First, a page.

Families and COVID-19
As Illinois adjusts to the new circumstances that COVID-19 has brought to us, families are feeling the strain. An intact family will face challenges of new routines, reduced mobility and general anxiety due to uncertainty.
Parents who have divorced and have been co-parenting under a Judgment for Dissolution of Marriage have an added layer of complexity due to the fact that they are living in two houses. Executive Order 2020-10 states that, with several exceptions, “all individuals currently living in the State of Illinois are ordered to stay at home…” Children whose parents are divorced live in two homes. While some Judgments and Marital Settlement Agreements may include statements establishing a child’s residence with one parent for school purposes, a child of divorced parents need both parents. Unless there are extenuating circumstances, the child considers both parents’ homes to be their “home.” In fact, Section 14.e of the Executive Order provides that “Essential Travel” includes “Travel required by law enforcement or court order including to transport children pursuant to a custody order.” So – though this COVID-19 crisis may add logistical details to deal with in a family that has already divorced, at least these families have structure.
The families in between – who are still living together while working through their divorce – will really have to step up. Confined to close quarters with their “soon-to-be-ex-spouse,” people will need help. They don’t want to be together. This crisis is putting legal action on hold. Although “legal services” have been deemed an essential business, courthouses have been reduced to skeleton crews. Only emergency matters and orders of protection are being heard in some counties. While some courthouses, e.g., Cook and Will, have announced that they will do video prove-ups, that will only help families that are close to the finish line.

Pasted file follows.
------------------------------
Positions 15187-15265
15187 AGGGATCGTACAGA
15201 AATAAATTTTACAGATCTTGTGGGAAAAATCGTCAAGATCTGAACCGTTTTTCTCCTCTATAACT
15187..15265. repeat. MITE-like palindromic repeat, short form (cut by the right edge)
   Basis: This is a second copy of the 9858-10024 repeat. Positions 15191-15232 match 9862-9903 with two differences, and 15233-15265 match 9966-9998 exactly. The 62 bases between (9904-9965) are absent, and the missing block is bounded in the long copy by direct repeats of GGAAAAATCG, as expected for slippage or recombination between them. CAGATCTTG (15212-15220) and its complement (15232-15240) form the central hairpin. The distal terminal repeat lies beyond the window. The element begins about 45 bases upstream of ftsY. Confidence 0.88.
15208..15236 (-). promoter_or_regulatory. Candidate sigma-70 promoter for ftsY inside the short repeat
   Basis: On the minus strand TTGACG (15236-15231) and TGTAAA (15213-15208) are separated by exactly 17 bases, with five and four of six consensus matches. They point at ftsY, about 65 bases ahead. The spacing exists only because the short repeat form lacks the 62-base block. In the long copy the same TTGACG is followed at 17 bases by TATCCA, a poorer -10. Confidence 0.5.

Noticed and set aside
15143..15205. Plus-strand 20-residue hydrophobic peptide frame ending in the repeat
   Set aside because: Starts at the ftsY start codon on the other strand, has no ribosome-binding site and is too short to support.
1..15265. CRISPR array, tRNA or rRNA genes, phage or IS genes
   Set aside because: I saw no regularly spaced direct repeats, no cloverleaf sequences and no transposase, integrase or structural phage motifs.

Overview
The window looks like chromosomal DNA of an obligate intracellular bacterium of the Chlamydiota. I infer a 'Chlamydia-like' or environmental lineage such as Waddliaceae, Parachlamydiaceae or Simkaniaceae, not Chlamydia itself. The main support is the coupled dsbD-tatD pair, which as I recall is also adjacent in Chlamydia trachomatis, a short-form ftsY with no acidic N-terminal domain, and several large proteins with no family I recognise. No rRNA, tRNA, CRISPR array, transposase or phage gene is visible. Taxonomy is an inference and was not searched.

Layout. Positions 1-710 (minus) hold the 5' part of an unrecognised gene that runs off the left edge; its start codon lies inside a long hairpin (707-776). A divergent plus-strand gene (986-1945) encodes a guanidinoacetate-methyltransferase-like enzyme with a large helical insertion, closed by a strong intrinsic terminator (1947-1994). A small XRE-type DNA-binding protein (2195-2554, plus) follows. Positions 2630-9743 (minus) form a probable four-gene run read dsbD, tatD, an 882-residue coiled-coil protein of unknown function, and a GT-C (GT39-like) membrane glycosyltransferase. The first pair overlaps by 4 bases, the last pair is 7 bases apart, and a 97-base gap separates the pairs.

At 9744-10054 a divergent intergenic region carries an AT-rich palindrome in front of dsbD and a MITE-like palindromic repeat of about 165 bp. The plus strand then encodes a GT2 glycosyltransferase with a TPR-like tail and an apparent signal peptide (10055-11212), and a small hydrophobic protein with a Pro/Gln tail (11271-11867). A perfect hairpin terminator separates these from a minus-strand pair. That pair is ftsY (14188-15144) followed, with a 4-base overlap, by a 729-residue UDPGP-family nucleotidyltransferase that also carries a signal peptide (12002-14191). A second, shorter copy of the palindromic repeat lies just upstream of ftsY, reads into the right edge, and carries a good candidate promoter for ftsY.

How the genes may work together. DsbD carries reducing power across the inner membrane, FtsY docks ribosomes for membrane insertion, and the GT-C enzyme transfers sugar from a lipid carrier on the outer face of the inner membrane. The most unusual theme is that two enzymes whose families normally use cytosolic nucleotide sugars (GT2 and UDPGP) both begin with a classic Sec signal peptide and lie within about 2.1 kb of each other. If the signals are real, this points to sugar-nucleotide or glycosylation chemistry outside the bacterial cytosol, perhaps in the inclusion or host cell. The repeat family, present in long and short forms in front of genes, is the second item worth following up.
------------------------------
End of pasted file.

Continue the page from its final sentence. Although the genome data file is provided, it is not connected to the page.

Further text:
What are we to do?
First as a mediator and a Collaborative Lawyer, I acknowledge my own bias. I want to keep parents talking to one another and working together. My office is open. We are doing mediation sessions and Collaborative meetings via Zoom. People in the midst of the divorce process want to keep making progress. I answer my clients’ questions about their rights, their duties, their obligations and their remedies. And then I explain that the courthouse is not really open for business. How can they work with their spouse, the co-parent, to come up with solutions so everyone can live together?
As a lawyer, I stand for Peace and Justice. I coach my clients to help them experience resolving their own disputes. This gives them a foundation. There is a place to stand together where they, although no longer romantically attached, can be there for their children. When people are in the discernment phase, I support them in really looking at how they can get their relationship back on track or, if that is not possible, how to divorce while preserving as much of the relationship as possible.
When this storm passes, we will all be changed. People who can work together will be able to finish up – show up in court with the final decisions that they have made. If people want to or need to fight, the courthouses will re-open. For now, let common sense and decency reign.